Gringas & Guacamole
By Gail Nott
I dislike writing stories about sex because I have to rely on memory. When one suffers from CRS, (Can’t Remember Stuff), this becomes very tricky. As I recall, sex is supposed to involve passion. I feel passionate about many things, i.e. vodka tonics, Scottish terriers, airport security, etc. None of which, has anything to do with sex. Consequently, you can anticipate that my ideas on this subject are a bit askew.
As a child, the message was clear: you don’t touch any part of your body or make contact with orifices without explicit parental instructions. A finger up your nose doesn’t seem particularly provocative. Little girls were forced to deal with the issue of “sugar and spice.” Fifty years later, I am still analyzing what baking items have to do with sex. How horrifying for male children who had to constantly experience the threat of blindness.
Children are required to participate in the barbaric ritual of toilet training, which negates the “no touch” rule. “Son, just hold your binky over the toilet bowl and watch what happens.” Imagine the confusion, how do I do this without touching myself and what the hell is a Binky? They are expected to just go along with this process on blind faith?
Adolescents look to their parents for guidance and explanations about body changes and sex. Who told us anything? We were the generation that grew up with “The Brady Bunch,” two adults from failed marriages who obviously know nothing about birth control, hook up and let the housekeeper raise the kids. “Love Boat” was another great example. Through coercion, you get your love interest on a boat, then you stalk them around the ship, hope they panic and give in. We are the generation of “Free Love.” We freely got pregnant, caught venereal disease and spent jail time. Some bargain!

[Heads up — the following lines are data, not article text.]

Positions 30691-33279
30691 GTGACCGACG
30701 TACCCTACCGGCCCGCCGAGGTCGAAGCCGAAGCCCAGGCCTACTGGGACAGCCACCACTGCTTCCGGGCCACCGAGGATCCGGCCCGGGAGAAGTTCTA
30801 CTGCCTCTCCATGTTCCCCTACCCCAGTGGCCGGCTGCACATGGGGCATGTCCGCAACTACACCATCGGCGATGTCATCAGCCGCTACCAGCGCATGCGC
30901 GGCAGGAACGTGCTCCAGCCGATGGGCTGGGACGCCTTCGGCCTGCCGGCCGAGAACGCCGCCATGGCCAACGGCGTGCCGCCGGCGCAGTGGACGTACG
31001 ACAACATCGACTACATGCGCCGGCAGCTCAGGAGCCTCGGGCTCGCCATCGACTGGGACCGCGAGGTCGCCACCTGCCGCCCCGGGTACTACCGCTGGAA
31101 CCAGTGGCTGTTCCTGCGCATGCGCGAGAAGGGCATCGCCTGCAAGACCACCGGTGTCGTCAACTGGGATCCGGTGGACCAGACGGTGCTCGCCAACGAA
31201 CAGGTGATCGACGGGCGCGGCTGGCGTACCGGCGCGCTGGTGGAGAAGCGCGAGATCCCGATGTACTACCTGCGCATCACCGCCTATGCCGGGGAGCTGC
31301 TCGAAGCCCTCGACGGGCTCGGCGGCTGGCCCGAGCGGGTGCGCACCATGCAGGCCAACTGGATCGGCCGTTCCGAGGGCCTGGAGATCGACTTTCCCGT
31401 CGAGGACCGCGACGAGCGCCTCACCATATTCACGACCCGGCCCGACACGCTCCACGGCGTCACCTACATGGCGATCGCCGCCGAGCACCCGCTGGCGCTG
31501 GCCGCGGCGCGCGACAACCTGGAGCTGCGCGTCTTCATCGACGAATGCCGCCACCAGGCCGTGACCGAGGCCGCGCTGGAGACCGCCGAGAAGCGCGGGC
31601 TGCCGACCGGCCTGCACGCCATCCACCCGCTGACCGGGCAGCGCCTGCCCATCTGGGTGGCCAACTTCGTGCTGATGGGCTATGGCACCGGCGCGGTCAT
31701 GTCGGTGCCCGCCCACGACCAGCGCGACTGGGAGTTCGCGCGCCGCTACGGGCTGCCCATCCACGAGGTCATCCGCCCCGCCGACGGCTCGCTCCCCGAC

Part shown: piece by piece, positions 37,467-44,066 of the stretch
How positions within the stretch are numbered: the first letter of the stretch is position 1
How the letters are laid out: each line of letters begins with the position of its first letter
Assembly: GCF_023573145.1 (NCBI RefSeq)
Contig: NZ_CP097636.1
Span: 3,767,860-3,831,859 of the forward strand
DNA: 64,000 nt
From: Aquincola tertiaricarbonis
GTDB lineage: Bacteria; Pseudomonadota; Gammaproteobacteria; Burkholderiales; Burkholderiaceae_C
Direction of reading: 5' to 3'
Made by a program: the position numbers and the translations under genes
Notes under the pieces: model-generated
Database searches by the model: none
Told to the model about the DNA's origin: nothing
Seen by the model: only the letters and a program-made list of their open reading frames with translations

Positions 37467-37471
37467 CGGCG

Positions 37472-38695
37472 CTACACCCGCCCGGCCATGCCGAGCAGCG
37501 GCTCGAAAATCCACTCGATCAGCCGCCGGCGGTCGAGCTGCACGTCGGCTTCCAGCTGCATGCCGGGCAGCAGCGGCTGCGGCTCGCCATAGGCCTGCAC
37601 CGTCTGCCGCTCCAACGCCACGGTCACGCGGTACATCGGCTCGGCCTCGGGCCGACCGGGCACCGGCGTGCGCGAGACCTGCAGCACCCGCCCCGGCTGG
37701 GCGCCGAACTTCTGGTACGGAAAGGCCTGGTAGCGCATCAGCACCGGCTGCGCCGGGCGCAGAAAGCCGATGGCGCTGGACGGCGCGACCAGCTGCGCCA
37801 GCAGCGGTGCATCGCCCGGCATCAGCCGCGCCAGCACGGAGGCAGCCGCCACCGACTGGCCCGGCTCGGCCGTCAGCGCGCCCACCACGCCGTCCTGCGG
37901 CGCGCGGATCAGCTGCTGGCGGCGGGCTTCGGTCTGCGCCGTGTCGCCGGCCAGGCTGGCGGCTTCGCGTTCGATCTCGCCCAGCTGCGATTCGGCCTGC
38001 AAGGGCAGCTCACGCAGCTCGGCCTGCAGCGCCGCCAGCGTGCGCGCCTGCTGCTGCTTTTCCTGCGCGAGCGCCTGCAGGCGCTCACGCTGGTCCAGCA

We don’t know how or what to tell our kids about sex. They do what every generation has done; they experiment. Oral sex could be a bit painful if your partner has a pierced tongue, nose and lips. The posts on those earrings could leave some serious scratches. Picture some poor teenage boy getting his tongue caught in his girlfriend’s vulva ring.
Having an acne-pocked, spiked haired, body pierced adolescent male, who holds up his baggy tom jeans with a semi-erection, would be a real turn on for me. Kids today have it tough; people ask them what sex they are and laugh hysterically when they answer.
Isn’t it great to be entering our twilight years? We’ve paid off the mortgage, gotten the kids through college and kept our affairs a secret from our spouse. We can accept that some things will never change. Men still don’t know what turns a woman on and women gave up trying to turn their husbands off. Nature does that for us. As a generation, we’ve learned that regardless how hot and steamy our sex life was; passion fades and there had better be a lot of money to take its place.
“Boomers” are faced with one more major challenge, grandchildren asking about sex. It is cruel to continue passing along inaccurate information or lies. Grandchildren are computer literate. They can check out the crap you tell them.
So, let’s give them truths: a pig’s orgasm lasts for 30 minutes (I’m ready to be reincarnated), humans and dolphins are the only species that have sex for pleasure (now you know why Flipper was always smiling), some lions mate over 50 times a day (how does he get them to say “Yes”) and the male praying mantis cannot have sex while its head is attached to its body. The female initiates sex by ripping the male’s head off, (you thought Lorena Bobbit was a bit rough). The final pearl of wisdom you can offer your grandchildren is when someone hassles them, it takes 42 facial muscles to frown, but it only takes four muscles to extend their middle finger.
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